June/July 1940 National Radio News
of Contents] These articles are scanned and OCRed from old editions of the
National Radio News magazine. Here is a list of the
National Radio News articles I have already posted. All copyrights are hereby acknowledged.
The old pushbutton radio tuners
were an ingenuous bit of electromechanical wizardry. For those too young to have experienced
them, operation was simple - turn the radio tuning knob to your broadcast station, pull
out the lever/button, and then push it all the way back in. Done. The next time you pushed
that button, the mechanism would slew the tuning dial to that position, taking the tuning
elements (usually just a variable capacitor) with it. For most modern electronic radios,
you program the station button by pushing and holding it for a few seconds until a beep
is heard. My father never quite got the hang of tuning the pushbutton radio in his old
Rambler (vacuum tubes) or even his 1972 Chevy pickup (transistorized, but with mechanical
tuner). He was never an early - or late for that matter - adopter of new technology,
so it was not surprising. I am surprised, though, at the number of times I have had to
show a Millennial type how to program his/her late model car radio.
My 1941 Crosley 03CB console radio has two banks of
pushbuttons, in case you want to see some real-world examples.
Make Extra Profits Changing Push-Button Radios to New Frequencies
By J. A. Dowie, N. R. I. Chief Instructor
Some time within the next 12 months, approximately 90% of the broadcast stations in
this country are scheduled to change their frequencies to the new values set forth in
the Havana Treaty. This means that everyone of the approximately eight million push-button-tuned
radio receivers must be readjusted. It will be harvest time for radio servicemen, so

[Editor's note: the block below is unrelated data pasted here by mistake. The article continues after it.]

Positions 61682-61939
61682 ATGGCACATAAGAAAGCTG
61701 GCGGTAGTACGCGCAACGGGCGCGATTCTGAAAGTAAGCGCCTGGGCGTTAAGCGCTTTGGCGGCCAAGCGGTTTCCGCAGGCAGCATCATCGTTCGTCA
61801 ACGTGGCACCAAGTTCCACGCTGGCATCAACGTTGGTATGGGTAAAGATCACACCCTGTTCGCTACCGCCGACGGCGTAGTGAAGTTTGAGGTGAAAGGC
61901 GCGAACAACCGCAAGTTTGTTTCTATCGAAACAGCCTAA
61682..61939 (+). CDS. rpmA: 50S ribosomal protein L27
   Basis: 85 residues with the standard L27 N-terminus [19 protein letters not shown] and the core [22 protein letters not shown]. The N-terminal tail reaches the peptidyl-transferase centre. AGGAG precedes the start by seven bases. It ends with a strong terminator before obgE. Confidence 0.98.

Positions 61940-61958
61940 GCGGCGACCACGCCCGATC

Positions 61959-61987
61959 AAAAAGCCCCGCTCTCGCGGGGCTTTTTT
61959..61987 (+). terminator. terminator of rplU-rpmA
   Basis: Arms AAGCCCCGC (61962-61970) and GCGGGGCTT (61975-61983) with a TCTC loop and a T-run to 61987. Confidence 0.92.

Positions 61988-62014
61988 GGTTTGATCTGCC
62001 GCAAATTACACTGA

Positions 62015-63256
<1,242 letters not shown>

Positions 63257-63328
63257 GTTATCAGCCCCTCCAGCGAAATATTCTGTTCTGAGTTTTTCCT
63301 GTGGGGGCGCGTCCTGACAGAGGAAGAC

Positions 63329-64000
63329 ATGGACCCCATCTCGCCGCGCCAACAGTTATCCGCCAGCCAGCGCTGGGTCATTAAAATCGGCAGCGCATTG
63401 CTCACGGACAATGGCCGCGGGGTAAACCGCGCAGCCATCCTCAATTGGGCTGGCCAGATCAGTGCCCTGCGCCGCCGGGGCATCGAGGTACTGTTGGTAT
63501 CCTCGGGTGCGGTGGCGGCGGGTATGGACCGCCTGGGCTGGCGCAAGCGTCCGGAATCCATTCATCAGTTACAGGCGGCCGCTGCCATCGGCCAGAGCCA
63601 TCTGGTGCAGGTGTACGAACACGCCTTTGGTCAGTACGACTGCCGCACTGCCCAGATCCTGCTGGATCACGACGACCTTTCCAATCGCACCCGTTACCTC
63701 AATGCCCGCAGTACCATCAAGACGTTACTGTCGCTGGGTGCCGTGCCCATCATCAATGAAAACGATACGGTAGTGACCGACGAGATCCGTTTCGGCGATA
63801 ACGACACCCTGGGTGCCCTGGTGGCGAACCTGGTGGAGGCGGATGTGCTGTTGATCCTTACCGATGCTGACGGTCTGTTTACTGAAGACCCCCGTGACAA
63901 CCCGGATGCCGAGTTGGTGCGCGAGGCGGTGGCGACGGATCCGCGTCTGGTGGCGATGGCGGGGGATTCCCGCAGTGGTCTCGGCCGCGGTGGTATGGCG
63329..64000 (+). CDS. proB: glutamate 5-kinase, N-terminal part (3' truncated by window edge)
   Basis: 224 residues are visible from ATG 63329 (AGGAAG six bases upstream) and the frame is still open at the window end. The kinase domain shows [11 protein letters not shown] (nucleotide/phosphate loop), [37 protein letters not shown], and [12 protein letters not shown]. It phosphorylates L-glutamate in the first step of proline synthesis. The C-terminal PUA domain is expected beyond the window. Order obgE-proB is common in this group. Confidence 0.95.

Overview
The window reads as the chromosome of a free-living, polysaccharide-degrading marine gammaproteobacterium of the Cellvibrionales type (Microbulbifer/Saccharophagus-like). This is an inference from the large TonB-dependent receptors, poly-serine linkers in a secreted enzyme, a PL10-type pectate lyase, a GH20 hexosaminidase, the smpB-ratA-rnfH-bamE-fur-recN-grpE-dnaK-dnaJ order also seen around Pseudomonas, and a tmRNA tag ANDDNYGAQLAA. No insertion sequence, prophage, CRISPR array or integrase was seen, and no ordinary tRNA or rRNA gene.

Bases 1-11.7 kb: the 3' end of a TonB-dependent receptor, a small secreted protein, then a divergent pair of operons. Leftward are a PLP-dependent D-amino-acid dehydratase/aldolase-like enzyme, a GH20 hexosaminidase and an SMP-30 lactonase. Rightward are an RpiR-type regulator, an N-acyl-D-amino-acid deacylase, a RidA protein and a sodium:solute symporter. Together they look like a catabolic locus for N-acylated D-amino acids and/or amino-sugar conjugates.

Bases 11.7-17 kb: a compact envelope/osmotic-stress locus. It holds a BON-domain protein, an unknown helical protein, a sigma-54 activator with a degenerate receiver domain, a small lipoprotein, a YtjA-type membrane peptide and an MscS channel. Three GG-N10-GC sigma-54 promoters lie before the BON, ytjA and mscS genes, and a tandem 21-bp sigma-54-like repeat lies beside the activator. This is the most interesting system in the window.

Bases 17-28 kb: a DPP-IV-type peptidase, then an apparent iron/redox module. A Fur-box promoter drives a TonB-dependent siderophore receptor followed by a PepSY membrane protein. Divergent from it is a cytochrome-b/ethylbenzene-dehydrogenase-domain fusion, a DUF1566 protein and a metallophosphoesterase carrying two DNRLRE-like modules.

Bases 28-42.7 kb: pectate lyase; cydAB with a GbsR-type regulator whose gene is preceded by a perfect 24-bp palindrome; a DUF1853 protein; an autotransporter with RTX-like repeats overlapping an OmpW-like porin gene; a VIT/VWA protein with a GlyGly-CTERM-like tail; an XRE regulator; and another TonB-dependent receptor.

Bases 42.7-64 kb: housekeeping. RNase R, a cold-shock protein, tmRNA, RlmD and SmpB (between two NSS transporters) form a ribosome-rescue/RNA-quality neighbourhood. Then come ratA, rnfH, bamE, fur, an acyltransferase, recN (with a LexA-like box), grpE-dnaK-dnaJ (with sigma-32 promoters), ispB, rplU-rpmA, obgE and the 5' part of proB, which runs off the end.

be prepared! Study carefully this timely article which tells how you, as an N. R. I.
student or graduate, can get your share of this profitable business.
"How do you do, Madam. I am not the census taker, but there is a question I would
like to ask you. Does your radio receiver have push-button tuning? It does - well that
means some of the push-buttons will have to be reset when our local radio stations change
to new frequencies. Over eight million sets like yours will need this readjustment, for
stations all over the country will change frequencies at the same time. Servicemen can't
possibly take care of all these sets at one time, but by lining up the work in advance
and scheduling jobs carefully, I can promise to have your receiver readjusted within
twenty-four hours of the change-over time. By concentrating my work in this one vicinity,
I can go from one set to another with a minimum of time wasted in travel and keep the
cost of the work down to a very low figure.
"How much will it cost - well, it won't be more than $3 regardless of what make of
receiver you have, and may be a lot less. Let me take a look at your set and I'll give
you a definite figure. Here it is - and there's the push-button mechanism on top of the
chassis. It is one of the simpler types, so the charge for readjusting it will be only
$1.50. Is that all right? Fine - I'll make out a job ticket now, and phone you when the
change-over is being made, so we can set a mutually convenient time for the work."
Fig. 1 - Table giving changes in channel assignments as set forth
in the Havana Treaty. A broadcast station now assigned to a channel in Col. 1 will be
changed to the channel on the same horizontal line in Col. 2. All figures represent kilocycles.
Conversations like this will be heard all over the country this summer, as radio servicemen
prepare in advance for the biggest rush of work in the history of radio.
The forthcoming frequency reallocation comes as a result of the recent ratification
by Mexico of the Havana Treaty. This treaty was drafted in Havana, Cuba, two years ago
by representatives of Canada, Cuba, Mexico and the United States and is formally known
a the North American Broadcasting Agreement. The chief purpose of the treaty is to reduce
interference between stations, particularly the interference created in this country
by the high-powered Mexican border stations. Under the treaty, the border stations such
as 180,000-watt XERA and 50,000-watt XENT lose their present high-power assignments on
The exact date at which the frequency shift will take place has not been set by the
Federal Communications Commission at the time of going to press with this issue, but
ample notice will undoubtedly be given the public in advance by radio stations and newspapers.
About 90% of the radio stations in the United States will change frequency, so it is
extremely unlikely that any present setting of four or more push-buttons on a receiver